“No man ever steps in the same river twice, because it’s not the same river and he’s not the same man.”
I’ve always loved this little snippet of wisdom about the impermanence of things. There’s something tragically bittersweet about the fact that we can never, ever go back.
And so this was very much the mood of the week we arrived back at this hallowed red letterbox in Cullerin…
10 months ago, we arrived at this very TSR by horse truck in the dark, ready to begin our grand BNT adventure north. With two young donkeys recently trained to pack and an unwitting thoroughbred who had been trucked halfway across the country with no idea of what he was in for, we were a motley crew indeed.
We were terrified. Basil had just scalped his hindquarters in the truck by attempting to sneak back under the divider to Jasmine, and now we were in the unfortunate position of having an injury to deal with before we had even begun. Our gear was everywhere, ants were everywhere, water was nowhere to be found and the pitch black darkness was creeping Z out. What had I done?
“It will mean something one day”, I explained emphatically to a quizzical Z.
Despite the great fencing in the TSR paddock, I nervously put Fly’s bell on that night, wanting to hear his every movement to make sure things were okay (I have found one bell to be enough to give me the general vibe of what’s going on with the three of them, since they always stick together). He hadn’t had much to drink that day, and I was convinced a bout of colic would come along to further plague us. Not much sleep was had that night, and the next morning, we took our first few tentative steps north on the Bicentennial National Trail, headed 4400 kilometres for Cooktown.
Basil’s scalped hindquarters, a month later….( photo by V.B)
The plan was to be back here in 8 months, to complete the rest of the trail to the south. So it was only fitting that our very first photo of the BNT was of the red letterbox at the front gate, where it all began. “It will mean something one day”, I explained emphatically to a quizzical Z.
And for months after that, the red letterbox became a measure of the passage of time (“It’s been three months since we let the red letterbox”), a symbol of achievement (“Do you think we will ever make it to Cooktown and get back to the red letterbox?”), a tangible marker in space and time (“At this rate, we should be back at the red letterbox by September”).
Back when we had just completed our first 150 kilometres on the trail, we should have been elated, but no. It was disheartening. I felt like I had been through hell- rope burns, dry camps followed by torrential rain, sleepless nights, hoards of carnivorous mosquitoes, long, long days of trudging along. Now we only needed to repeat all that 35.53 times to achieve our goal of completing the National Trail. Hah! Probably not going to happen, I thought despondently.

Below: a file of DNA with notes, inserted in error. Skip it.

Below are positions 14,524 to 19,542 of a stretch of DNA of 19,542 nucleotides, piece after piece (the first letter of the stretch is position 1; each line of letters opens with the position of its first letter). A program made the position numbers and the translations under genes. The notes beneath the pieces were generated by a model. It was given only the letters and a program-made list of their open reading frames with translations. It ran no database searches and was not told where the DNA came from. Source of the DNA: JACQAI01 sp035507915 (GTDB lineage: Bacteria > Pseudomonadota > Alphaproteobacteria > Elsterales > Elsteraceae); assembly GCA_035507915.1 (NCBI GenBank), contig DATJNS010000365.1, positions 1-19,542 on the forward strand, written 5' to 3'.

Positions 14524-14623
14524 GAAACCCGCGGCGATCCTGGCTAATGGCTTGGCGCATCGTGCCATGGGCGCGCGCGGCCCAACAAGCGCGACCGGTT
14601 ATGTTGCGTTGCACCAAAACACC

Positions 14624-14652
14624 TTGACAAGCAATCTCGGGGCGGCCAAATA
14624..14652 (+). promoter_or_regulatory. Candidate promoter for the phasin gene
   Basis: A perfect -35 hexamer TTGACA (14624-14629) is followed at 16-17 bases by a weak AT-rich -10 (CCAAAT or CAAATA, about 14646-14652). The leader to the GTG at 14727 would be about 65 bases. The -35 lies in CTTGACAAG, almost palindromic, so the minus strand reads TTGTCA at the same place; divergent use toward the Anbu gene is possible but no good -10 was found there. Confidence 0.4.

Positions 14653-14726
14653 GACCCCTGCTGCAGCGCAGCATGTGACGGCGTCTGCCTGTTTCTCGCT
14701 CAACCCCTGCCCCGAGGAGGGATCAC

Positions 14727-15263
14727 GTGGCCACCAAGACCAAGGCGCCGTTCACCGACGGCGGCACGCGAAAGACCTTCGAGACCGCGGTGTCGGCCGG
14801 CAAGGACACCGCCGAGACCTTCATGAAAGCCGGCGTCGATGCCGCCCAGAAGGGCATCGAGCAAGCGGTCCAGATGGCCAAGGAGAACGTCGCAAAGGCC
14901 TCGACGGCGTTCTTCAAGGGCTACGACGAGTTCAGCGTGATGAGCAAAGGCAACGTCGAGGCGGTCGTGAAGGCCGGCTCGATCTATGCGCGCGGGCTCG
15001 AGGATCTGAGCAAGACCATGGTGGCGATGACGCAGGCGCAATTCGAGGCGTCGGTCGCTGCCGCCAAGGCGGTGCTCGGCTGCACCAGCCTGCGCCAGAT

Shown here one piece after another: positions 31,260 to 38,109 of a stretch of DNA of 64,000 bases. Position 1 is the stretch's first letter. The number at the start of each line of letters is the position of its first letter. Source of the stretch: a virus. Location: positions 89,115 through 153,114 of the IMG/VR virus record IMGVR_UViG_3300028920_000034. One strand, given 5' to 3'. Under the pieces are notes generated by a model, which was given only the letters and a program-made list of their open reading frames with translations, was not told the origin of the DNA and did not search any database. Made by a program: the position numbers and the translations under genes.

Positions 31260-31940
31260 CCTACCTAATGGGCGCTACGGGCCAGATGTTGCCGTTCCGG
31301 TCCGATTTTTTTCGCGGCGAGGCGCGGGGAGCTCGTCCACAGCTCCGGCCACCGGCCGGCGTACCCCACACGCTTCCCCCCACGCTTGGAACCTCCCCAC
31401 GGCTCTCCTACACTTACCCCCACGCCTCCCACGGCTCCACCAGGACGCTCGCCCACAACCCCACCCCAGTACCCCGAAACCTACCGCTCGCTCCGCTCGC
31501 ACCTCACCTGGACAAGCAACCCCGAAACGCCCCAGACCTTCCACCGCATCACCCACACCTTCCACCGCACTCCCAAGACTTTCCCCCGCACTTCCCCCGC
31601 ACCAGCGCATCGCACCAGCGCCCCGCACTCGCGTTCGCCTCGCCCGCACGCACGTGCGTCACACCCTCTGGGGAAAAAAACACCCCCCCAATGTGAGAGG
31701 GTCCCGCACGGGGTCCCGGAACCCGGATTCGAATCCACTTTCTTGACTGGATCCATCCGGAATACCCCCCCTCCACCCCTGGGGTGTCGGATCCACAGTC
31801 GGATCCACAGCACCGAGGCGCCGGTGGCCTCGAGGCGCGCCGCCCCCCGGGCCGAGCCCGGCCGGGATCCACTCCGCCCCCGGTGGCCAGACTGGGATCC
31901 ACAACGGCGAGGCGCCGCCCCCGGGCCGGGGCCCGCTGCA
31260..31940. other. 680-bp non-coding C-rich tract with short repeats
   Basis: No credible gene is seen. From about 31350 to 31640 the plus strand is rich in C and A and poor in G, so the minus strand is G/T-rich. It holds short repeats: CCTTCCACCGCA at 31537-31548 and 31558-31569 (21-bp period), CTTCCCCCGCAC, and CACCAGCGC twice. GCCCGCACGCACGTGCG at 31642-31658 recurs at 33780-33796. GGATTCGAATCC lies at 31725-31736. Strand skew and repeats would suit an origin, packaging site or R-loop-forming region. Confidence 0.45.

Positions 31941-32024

Looking back now, I wish I could have given that anxious, poorly-equipped past version of myself a much-needed hug and some advice. Getting to Cooktown is gunna be even harder and scarier than you think, I would say, but you will all be okay. Things will get easier. Keep an eye on that mark on Fly’s withers- it’s not a bite mark like you think, but the beginnings of a rub. Don’t worry about the donkeys not drinking much- they never really do. Things won’t work out exactly as you’re planning, but learn to be flexible. If Fly starts neighing at night, go and check – something is probably wrong. And forget about high-lining at lunchtime.
And true to life, we got on with the job and the months passed. The kilometres gradually disappeared. We fumbled and fudged our way between here and Cooktown, and somehow made it back to the red letterbox alive. The legendary Kathryn and Preston also saved us three weeks of backtracking to reach our starting point by locating us all there. How awesome is that!
So back we were at the red letterbox, but we hardly recognised the place. Nothing felt the same. Gone were all traces of the yellow and brown hues which coloured the landscape last summer, replaced by lush green rolling hills and copious puddles of water. The land had been transformed, and well, wanky as it sounds, so had we. Unlike 10 months ago, we spent an uneventful and relaxing night at camp. With 900 or so kilometres of harsh, unforgiving country ahead, our journey was far from over, yet all five of us were older, wiser, fitter, and quietly confident.
Heading out the next morning in the opposite direction, we threw a last, fleeting glance at the red letterbox and I couldn’t help but smile. It stood like a beacon in the spring sunshine- a testament to how one can travel for miles without really going anywhere, and grow beyond measure whist still acknowledging the rocky road ahead.
I’ve heard of people getting commemorative tattoos to mark the end of a long hike or journey. Maybe an image of a footprint, or the exact distance of the trail in digits, an arrow perhaps, or a shell for the Camino. But I know what I’d get. A red letterbox…(Doing worry mum, just joking!)